Phil Ryan
Phil Ryan, keyboard player, singer and songwriter with the Welsh rock band Man, died on April 30th 2016.

Phil Ryan Outside of the Manband

Born in Port Talbot in 1946, Ryan’s first notable recordings were as organist with early Man contemporaries Eyes of Blue. This band made three albums between 1968 and 1971, the last under the pseudonym Big Sleep. Ryan had expanded his sound palette to acoustic piano by then, and the musical style was shifting from psychedelic to progressive. Also in the band was drummer John ‘Pugwash’ Weathers, who was to play in Man himself from 1983-96.

Both Ryan and Pugwash had been in the band Piblokto, which featured lyricist/singer Pete Brown. Ryan was to have a long association with Brown, releasing two joint albums in the 1980s and two more in the 2010s.

Prior to his first stint in Man, Phil Ryan had formed the band Iowerth Pritchard & The Neutrons with newly-departed Man keyboard player Clive John and bass player Will Youatt. Almost immediately the trio joined Man, with John switching to guitar. When this period ended Youatt and Ryan reformed The Neutrons, reuniting with Pugwash Weathers and Taff Williams from the Eyes of Blue/Piblokto days.

The Neutrons released two albums. At times the funky driving rock sound that characterized Ryan’s first spell with Man was evident. There were long instrumental sections and high register vocals. In the meantime, Clive John recorded a solo effort with contributions from Ryan.

Be Good to Yourself At Least Once a Day/Back Into the Future

Ryan formed a productive partnership with guitarist Micky Jones on two Man records, one single and one double, in 1972/3. The band apparently took more time over the first of these, Be Good To Yourself at Least Once a Day, which spawned two classic Man tracks, C’mon and Bananas, although the other two songs have not endured as well.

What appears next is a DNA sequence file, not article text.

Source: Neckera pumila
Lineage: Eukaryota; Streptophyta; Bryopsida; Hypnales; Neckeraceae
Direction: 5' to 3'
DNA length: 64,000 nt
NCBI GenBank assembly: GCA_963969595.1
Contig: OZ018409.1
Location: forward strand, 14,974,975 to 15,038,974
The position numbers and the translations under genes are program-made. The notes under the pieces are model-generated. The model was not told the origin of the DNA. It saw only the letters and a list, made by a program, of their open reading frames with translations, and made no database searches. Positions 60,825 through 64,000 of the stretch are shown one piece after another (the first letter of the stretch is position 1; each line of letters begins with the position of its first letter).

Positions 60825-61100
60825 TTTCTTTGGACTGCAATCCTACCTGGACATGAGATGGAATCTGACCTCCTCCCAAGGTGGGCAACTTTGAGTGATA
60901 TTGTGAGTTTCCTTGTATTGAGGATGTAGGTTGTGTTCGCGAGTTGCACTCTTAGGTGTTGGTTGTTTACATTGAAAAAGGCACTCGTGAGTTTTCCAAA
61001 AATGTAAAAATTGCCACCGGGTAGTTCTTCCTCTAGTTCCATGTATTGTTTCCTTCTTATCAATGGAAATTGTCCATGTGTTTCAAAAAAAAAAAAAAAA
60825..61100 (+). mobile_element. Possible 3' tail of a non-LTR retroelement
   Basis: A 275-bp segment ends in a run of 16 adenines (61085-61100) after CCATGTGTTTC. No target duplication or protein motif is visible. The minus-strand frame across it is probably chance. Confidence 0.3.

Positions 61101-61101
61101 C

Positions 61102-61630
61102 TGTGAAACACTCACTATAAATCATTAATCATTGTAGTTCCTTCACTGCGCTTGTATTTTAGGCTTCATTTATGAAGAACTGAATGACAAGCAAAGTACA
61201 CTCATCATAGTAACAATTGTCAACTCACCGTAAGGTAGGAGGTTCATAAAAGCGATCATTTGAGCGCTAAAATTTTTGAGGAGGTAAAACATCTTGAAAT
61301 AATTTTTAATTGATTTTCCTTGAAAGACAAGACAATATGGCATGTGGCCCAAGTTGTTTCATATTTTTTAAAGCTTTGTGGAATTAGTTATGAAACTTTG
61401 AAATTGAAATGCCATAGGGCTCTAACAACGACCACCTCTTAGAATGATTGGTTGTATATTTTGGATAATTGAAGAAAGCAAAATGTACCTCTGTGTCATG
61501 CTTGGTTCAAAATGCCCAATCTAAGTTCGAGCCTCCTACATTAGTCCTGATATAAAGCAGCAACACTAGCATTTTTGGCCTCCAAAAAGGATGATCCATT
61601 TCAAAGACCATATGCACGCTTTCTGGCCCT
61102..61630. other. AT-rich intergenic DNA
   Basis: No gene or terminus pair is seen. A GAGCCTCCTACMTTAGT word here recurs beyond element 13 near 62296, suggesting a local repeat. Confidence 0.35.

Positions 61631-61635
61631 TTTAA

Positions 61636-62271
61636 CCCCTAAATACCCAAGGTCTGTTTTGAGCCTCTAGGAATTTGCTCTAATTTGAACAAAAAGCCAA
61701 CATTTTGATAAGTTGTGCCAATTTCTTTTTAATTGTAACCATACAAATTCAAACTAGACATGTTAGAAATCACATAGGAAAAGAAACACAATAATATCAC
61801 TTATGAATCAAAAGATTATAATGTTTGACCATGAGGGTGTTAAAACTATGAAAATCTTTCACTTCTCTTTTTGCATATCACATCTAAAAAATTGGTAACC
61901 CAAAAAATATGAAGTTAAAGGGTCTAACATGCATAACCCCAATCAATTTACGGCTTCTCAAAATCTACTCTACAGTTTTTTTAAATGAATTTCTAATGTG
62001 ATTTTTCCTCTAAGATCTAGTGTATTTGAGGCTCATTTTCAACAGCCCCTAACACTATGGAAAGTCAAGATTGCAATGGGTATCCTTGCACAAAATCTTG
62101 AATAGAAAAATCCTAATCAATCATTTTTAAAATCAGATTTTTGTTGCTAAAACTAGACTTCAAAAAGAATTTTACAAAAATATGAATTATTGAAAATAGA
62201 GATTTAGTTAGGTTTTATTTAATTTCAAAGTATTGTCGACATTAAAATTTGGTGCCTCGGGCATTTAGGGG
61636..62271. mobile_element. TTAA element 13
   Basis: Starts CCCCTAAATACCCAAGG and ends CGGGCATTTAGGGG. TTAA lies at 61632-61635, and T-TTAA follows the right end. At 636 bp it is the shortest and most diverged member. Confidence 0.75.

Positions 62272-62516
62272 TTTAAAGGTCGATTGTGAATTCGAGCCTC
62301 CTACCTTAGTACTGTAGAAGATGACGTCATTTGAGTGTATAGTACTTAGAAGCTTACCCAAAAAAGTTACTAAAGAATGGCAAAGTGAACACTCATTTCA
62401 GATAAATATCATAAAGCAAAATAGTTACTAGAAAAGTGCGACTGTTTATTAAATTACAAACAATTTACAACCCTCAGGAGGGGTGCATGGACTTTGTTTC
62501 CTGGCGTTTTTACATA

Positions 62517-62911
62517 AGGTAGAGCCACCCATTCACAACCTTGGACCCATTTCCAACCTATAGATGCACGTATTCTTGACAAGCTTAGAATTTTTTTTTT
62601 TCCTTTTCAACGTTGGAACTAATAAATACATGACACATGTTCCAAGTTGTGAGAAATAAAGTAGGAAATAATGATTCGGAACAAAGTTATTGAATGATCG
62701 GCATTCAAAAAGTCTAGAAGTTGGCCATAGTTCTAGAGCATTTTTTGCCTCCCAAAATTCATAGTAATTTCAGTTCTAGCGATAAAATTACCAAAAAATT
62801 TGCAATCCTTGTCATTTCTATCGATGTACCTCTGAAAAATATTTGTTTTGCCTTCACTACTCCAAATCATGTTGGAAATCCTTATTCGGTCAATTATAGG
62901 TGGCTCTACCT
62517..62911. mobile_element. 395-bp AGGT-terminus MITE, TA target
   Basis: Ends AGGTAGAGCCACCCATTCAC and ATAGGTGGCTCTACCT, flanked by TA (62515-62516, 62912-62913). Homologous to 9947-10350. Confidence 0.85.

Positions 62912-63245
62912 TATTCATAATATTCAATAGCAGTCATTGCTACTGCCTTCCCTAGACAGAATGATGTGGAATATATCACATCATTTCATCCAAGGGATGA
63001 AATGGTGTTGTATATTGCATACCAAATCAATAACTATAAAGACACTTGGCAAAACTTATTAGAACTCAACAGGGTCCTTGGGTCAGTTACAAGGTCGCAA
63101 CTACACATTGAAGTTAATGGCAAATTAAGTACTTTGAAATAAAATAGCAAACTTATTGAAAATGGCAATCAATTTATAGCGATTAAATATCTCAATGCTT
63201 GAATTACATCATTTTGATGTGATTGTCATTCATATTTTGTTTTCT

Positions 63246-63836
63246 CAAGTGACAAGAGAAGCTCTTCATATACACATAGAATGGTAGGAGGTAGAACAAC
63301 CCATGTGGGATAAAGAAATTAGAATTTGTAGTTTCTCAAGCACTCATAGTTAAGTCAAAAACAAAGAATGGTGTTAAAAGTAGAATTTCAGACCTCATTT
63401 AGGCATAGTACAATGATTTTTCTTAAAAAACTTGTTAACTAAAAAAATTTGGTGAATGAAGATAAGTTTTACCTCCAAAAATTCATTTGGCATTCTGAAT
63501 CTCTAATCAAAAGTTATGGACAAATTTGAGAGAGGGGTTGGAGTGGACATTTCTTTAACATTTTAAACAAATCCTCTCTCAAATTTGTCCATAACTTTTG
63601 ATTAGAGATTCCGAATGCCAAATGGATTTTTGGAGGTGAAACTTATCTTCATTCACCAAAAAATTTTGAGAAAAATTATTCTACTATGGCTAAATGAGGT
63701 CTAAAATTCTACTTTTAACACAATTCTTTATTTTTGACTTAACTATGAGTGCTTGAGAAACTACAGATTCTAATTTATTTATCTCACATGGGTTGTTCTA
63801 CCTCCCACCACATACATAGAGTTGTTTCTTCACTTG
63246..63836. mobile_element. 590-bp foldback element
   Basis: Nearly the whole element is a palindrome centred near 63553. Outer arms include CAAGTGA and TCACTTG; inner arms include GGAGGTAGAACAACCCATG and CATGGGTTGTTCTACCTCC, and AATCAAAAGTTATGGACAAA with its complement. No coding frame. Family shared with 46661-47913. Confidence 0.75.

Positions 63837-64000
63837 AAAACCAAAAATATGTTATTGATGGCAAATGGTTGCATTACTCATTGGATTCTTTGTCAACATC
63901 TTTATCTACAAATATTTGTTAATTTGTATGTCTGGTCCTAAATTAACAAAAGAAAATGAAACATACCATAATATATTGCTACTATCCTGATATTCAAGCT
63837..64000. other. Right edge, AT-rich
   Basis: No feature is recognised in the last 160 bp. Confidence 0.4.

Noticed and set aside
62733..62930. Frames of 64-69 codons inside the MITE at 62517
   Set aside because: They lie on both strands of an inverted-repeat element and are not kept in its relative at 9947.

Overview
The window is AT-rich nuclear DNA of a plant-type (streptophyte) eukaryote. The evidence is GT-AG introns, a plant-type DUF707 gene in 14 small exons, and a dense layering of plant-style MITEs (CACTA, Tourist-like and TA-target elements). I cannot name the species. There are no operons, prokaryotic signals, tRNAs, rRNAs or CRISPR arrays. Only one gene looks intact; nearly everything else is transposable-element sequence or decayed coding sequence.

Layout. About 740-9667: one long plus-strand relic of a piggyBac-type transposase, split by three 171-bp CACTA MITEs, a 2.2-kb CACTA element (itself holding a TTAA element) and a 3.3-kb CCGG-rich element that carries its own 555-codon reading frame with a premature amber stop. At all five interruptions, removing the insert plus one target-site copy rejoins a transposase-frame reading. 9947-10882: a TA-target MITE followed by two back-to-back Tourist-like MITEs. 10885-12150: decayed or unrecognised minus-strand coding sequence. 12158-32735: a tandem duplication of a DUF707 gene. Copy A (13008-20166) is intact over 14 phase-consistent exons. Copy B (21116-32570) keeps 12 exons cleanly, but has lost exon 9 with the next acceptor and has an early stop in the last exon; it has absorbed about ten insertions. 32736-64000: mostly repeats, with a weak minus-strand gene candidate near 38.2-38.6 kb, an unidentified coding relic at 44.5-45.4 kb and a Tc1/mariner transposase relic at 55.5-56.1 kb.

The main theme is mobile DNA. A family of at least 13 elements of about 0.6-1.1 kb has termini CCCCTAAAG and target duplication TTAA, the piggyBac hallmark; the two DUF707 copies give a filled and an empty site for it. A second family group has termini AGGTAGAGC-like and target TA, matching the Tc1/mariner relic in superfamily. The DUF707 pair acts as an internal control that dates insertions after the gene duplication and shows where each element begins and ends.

1973’s Back Into the Future, though not containing memorable songs as such on its studio-recorded disc, features Ryan impressing on clavinet and synthesizer and carrying the rest of the group with him.

Phil Ryan’s Return 1: The Welsh Connection

Before Man’s first split to date, at the end of 1976, Ryan contributed greatly to their swansong album The Welsh Connection, providing the song Something is Happening and singing and co-writing the title track. He also facilitated the inclusion on the album of singer Caromay Dixon and Pete Brown.

Phil Ryan’s Return 2: Endangered Species

In 2000 the band recorded Endangered Species, for which they were reunited with Andrew Lauder. Lauder had signed them to United Artists in 1970 and had a new label, Evangeline. Phil Ryan had moved to Denmark in 1980 but eventually filled the vacant keyboard berth in 1998. He contributed his usual class to the record, imitating Micky Jones’ guitar for a solo on the song Face to Face and providing sympathetic backing for Jones’ voice on the ballad Tie Up the Wind.

Ryan played at the album launch gig at The Coal Exchange, Cardiff. He shared the stage with Clive John and Back-Into-the-Future-era band member Tweke Lewis for the encores. However, Ryan was not to take part in the tour that followed as he had to return to Denmark and care for his wife Bolette, who was terminally ill.

Phil Ryan’s Return 3: Kingdom of Noise

In 2007, replacement keyboard player Gareth Thorrington left Man. In 2009 drummer Bob Richards and guitarist/singer George Jones, son of Micky, also departed. Phil Ryan was involved in the salvage operation that resulted in the Kingdom of Noise album.

Apart from producing and playing keyboards, Ryan also contributed lead vocals to two songs. Following the passing of his wife, he was now a fully-fledged member of the group, who were now based in Germany, though occasionally performed in Britain.

Reanimated Memories

In 2015 Phil Ryan came to the fore once more on the album Reanimated Memories, as a songwriter and singer as well as on keys. A particular high point was the de facto title track In Time.

At the album launch gig at The Half Moon, Putney, his musicianship stood out. At 68, he was stll able to play blistering organ and clavinet solos and his melodies, voicings and textures brought the same qualities to the music as in the band’s most popular period, the 1970s. He will be missed.

Man at the Half Moon 22/02/2015